Monday, November 06, 2006

Electronic Voting and Hacking Democracy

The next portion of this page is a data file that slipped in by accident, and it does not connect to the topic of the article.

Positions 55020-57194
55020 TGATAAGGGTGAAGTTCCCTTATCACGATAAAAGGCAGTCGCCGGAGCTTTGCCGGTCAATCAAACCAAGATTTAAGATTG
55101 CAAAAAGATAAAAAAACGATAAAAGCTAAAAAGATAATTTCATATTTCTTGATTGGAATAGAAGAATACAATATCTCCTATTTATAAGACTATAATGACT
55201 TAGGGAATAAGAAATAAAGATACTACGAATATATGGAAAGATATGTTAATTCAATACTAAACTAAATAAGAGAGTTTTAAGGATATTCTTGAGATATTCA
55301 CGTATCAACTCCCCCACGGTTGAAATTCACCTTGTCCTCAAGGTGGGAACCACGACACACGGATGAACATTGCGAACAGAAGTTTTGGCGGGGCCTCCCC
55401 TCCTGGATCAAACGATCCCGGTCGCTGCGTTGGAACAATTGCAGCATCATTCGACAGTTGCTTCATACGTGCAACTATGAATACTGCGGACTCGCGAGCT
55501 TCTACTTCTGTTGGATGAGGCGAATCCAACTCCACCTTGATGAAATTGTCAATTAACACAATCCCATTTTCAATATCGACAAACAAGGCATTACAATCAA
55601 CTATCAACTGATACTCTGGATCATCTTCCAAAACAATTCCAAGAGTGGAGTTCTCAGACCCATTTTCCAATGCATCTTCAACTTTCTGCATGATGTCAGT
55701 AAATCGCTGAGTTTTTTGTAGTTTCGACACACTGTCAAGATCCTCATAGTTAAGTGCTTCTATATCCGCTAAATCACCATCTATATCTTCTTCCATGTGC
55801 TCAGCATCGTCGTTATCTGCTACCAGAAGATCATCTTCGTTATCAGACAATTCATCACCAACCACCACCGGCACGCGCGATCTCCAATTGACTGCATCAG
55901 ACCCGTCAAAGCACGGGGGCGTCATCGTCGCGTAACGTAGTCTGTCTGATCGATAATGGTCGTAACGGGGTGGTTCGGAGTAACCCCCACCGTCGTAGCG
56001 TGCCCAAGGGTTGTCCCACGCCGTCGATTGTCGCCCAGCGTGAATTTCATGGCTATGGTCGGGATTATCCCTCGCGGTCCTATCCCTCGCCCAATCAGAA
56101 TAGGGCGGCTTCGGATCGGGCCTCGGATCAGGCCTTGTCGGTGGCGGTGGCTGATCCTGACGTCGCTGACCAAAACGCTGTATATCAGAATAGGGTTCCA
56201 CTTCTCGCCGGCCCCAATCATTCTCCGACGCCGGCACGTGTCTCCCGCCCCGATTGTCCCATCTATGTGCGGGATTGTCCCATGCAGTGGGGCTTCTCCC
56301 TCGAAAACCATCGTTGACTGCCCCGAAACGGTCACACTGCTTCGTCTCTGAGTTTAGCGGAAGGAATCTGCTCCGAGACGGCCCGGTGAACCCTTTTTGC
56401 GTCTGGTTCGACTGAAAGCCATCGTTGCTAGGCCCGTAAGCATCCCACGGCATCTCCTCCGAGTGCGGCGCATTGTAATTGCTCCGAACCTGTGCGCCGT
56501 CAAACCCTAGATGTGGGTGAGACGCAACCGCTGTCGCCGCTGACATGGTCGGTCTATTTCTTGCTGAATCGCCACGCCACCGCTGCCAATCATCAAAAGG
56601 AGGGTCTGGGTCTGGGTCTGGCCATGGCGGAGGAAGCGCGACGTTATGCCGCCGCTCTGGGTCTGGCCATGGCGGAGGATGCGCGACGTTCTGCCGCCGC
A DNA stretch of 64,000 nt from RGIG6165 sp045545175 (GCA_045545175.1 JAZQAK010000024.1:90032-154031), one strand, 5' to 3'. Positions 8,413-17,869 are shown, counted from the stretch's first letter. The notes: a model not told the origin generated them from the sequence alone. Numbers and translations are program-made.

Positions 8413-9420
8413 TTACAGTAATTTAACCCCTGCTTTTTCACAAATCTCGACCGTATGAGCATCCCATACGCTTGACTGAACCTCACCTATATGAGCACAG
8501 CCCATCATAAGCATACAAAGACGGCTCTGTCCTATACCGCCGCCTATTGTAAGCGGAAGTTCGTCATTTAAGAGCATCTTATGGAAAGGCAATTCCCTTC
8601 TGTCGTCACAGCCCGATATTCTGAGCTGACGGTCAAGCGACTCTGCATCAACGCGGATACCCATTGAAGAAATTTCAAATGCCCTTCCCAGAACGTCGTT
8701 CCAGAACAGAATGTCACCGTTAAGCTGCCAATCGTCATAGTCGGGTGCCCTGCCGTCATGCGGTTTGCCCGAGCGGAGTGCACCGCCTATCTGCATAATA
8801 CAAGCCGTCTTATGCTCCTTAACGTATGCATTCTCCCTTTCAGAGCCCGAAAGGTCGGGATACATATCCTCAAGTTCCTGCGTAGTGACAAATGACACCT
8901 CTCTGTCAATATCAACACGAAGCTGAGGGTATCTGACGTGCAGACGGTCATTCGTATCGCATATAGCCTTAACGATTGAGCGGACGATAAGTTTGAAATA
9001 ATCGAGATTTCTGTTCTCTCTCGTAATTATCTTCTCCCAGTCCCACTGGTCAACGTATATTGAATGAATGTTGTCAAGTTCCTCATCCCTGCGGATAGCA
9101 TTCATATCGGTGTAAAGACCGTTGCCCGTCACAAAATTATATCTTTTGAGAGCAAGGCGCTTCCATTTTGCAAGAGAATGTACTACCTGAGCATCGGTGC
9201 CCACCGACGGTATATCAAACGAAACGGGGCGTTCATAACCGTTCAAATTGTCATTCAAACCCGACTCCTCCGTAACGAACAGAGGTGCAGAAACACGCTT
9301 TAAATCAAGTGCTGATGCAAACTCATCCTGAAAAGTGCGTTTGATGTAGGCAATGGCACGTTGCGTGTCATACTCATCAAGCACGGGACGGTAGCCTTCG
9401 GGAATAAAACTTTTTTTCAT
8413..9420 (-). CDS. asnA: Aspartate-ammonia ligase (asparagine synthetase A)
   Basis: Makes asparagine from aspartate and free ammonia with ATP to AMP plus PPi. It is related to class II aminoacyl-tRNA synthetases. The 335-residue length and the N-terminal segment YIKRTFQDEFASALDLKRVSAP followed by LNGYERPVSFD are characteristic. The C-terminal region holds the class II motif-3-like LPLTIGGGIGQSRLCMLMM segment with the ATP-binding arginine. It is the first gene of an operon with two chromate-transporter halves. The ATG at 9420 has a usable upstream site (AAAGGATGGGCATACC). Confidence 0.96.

Election day is almost here, and as of this morning more that 191,000 absentee ballots have been requested by Maryland residents. The governor of the state called for the state to scrap its $106 million electronic voting apparatus and to use paper ballots; a plan that was rejected. The machines were manufactured by Diebold, a company who has come under attack for the integrity of its voting machines in an HBO documentary Hacking Democracy; Diebold unsuccessfully attempted to prevent the documentary from airing. The documentary is by the founder of Black Box Voting, Bev Harris, who has been questioning voting irregularities since the 2000 election in Florida when Al Gore received negative votes. Diebold has been known for its secretive nature refusing to release the computer source code installed in its machines. In Florida, a DUI charge was dismissed because a manufacturer refused to reveal more technical details about its breathalyzers. And late last month a former Democratic Maryland legislator Cheryl C. Kagan received three disks containing the Diebold source code, which were apparently stolen and the FBI is currently investigating.

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